Crazy Rich Asians

‘It’s about time somebody stood up to Auntie Eleanor. But you, not me, oh god. She can’t ever know I was here.’

Dear reader, I loved it. After spending the summer watching romantic comedies (click here if you’re feeling nosy and want to check my viewing log) watching this film like the perfect way to end the list and my summer. After observing the various ‘golden ages’ of romantic comedies, observing the patterns, loving the love and lamenting the fact they ‘don’t make them like they used to’ – they’re back bitches! Having had an initial UK release date of November (months after the US…) then bringing it forward to September, with Cineworld putting on a screening for its unlimited card holders – the excitement levels were high. This is a film that meets the sky high anticipation then leaps above it with ease.

Rachel Chu (Constance Wu) is a successful economics professor at NYY – the youngest member of the staff. She’s been dating Nick Young (Henry Golding) for the past year, and things are going really well. So much so he’s asked her to come home with him to Singapore to attend his best friend’s wedding and meet his family. Rachel readily agrees, then shortly finds out that her Nick Young is the Nick Young, the heir apparent an incredibly wealthy family and one of the country’s most eligible bachelors. Rachel’s visit to Singapore will expose her to a whole lot of Rich and even more Crazy…

It’s hard to write about how much I loved this film without descending simply into superlatives, metaphors and superlative metaphors. So I’ll give into temptation. Watching this film is like being wrapped in a giant hug, it’s cosy, warm and perfect escapism. Although not everyone is the film is ‘nice’ or ‘lovely’ there are so many people in the film who are. When watching, it feels like you’re amongst friends rather than watching character in a film. Wu and Golding make for excellent leads; they have an enjoyable and heartwarming chemistry that’s a real pleasure to watch playout. As with the greats of the Romcom genre, we become invested in their relationship from the outset and experience the obstacles almost as greatly as they do. Wu as Rachel is the perfect everywoman, though she may get things ‘wrong’ she has a good and loving heart. Golding is a leading man in the vein of Colin Firth in the Bridget Jones series, dapper and noble.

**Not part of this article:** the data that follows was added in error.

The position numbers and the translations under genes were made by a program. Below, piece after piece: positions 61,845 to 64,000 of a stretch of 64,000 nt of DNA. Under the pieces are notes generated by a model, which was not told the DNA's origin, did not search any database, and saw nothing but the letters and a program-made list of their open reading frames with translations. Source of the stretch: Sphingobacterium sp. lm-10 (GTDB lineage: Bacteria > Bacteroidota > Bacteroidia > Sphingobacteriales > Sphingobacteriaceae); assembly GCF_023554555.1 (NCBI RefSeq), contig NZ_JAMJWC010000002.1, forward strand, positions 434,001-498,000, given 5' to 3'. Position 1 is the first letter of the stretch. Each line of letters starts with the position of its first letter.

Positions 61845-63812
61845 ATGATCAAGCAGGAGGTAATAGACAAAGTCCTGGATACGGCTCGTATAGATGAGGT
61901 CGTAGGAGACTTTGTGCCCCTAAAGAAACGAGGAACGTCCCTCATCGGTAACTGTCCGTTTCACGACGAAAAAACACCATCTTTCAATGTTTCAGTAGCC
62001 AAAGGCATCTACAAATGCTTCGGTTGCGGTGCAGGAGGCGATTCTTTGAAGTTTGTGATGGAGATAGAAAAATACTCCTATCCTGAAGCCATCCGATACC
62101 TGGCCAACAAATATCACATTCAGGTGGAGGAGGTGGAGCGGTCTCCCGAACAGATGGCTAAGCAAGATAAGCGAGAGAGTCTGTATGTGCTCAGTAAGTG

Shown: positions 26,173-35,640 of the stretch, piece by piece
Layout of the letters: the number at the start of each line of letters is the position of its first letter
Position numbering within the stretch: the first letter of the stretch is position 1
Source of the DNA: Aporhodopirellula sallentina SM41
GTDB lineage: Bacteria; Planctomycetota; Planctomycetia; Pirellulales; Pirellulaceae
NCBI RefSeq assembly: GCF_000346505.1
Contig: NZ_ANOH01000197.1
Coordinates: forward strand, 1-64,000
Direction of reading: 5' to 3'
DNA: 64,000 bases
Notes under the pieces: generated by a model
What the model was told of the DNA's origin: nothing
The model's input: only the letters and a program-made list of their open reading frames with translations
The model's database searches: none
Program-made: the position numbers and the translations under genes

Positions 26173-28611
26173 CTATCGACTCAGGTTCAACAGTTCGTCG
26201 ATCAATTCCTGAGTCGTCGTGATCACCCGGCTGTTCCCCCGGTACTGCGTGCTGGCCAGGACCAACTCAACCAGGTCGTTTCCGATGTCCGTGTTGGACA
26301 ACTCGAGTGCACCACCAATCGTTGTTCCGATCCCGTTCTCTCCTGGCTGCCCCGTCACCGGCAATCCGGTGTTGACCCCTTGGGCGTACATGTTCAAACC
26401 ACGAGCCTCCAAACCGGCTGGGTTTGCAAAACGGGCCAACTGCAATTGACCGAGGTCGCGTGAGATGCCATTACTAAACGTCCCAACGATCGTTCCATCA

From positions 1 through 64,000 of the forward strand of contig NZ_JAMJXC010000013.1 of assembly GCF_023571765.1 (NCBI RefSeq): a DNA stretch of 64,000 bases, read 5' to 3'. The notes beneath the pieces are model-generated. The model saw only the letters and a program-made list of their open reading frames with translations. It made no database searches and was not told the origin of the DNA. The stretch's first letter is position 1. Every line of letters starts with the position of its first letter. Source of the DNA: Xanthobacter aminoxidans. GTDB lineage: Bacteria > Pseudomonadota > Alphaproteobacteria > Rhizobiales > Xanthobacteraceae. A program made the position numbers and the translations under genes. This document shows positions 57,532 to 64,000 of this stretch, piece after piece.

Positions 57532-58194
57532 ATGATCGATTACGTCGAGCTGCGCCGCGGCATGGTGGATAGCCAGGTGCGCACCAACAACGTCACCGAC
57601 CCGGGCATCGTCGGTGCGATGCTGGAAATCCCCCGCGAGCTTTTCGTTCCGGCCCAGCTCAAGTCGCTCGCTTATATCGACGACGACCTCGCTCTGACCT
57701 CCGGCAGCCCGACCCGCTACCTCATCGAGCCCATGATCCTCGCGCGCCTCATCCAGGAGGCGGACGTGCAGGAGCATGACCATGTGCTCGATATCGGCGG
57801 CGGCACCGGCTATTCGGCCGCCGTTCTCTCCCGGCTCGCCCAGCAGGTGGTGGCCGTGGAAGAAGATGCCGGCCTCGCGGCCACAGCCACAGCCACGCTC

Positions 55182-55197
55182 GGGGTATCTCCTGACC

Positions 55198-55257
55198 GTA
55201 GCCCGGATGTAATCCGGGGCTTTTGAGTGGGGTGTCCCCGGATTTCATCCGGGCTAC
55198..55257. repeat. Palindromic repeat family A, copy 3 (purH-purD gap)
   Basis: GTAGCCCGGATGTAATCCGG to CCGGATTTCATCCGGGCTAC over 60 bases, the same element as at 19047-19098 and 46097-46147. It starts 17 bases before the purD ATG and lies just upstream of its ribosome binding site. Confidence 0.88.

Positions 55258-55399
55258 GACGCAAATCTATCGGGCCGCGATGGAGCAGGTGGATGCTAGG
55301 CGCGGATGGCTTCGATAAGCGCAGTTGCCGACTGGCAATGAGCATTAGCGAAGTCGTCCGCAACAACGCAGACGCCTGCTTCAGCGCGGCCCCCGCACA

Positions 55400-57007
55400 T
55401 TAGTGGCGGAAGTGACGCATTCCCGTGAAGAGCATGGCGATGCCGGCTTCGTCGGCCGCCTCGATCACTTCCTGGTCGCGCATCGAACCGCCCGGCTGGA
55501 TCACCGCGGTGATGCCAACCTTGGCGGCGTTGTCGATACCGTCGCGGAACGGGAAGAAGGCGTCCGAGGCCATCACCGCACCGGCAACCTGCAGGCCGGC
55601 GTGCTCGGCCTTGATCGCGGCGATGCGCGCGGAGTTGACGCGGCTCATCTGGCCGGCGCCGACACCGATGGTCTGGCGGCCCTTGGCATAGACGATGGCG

Also like it’s great predecessors, there’s a phenomenal ensemble cast. Gemma Chan as Astrid, Nick’s cousin, is superb as one of Rachel’s allies. She’s heartbreaking to watch, such is the depth and power of her performance. One of the film’s most familiar faces, Ken Jeong, brings some excellent laughs. Nico Santos is an absolute delight as Nick’s rebellious cousin Oliver. But it’s Awkwafina, as Rachel’s best friend, who steals the film. Just as she did with this year’s Ocean’s Eight. Her innate charm and charisma radiate off the screen; she truly has funny bones.

But those great performances can only happen with good material. This film has great material. The story is relatively simple but truly effective, told with the required lightness of touch but genuine heart. The dialogue is zanny and zingy. The direction and cinematography is consistently beautiful. The editing generates one of the funniest gags I’ve seen in cinema this year. The conventions of the romcom (my personal favourite being the makeover montage) are all present and correct. But, instead of feeling over familiar or tired, these tropes feel revitalised and fresh – like a tribute to the past but made new and relatable.

The end result is the film the world needs right now. Utter joy from start to finish.


Crazy Rich Asians is in UK cinemas from September 14th.


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